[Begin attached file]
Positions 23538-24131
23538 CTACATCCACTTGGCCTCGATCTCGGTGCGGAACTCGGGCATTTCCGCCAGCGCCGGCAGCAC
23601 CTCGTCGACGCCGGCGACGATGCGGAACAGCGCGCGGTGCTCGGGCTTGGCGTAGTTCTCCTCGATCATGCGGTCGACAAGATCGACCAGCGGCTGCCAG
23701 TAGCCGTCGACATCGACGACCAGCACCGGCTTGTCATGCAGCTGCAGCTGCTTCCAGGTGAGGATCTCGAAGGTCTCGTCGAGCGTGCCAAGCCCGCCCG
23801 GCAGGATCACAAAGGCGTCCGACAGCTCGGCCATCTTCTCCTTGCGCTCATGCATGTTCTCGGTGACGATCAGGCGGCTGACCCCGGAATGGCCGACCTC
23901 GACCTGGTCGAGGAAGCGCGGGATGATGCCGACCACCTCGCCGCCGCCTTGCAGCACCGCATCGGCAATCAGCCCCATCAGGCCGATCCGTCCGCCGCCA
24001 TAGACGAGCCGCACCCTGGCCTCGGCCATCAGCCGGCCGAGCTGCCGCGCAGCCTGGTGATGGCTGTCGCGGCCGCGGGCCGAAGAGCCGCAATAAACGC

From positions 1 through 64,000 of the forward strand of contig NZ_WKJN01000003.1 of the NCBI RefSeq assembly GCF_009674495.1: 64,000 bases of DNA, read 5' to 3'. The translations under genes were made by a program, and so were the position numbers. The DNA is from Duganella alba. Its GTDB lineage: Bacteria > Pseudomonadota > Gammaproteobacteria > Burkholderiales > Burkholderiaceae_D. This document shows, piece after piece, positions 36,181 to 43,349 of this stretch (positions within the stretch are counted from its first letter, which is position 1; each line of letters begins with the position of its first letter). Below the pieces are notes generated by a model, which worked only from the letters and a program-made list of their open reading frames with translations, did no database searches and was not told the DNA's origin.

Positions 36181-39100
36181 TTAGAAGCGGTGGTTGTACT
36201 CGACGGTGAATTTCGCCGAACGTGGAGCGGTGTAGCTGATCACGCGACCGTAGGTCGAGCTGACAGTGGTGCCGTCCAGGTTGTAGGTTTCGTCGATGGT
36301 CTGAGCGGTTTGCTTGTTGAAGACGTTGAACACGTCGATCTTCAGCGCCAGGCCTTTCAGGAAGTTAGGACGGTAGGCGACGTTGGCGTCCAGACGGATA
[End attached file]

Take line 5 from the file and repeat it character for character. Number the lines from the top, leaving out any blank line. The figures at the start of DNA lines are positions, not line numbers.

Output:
23801 GCAGGATCACAAAGGCGTCCGACAGCTCGGCCATCTTCTCCTTGCGCTCATGCATGTTCTCGGTGACGATCAGGCGGCTGACCCCGGAATGGCCGACCTC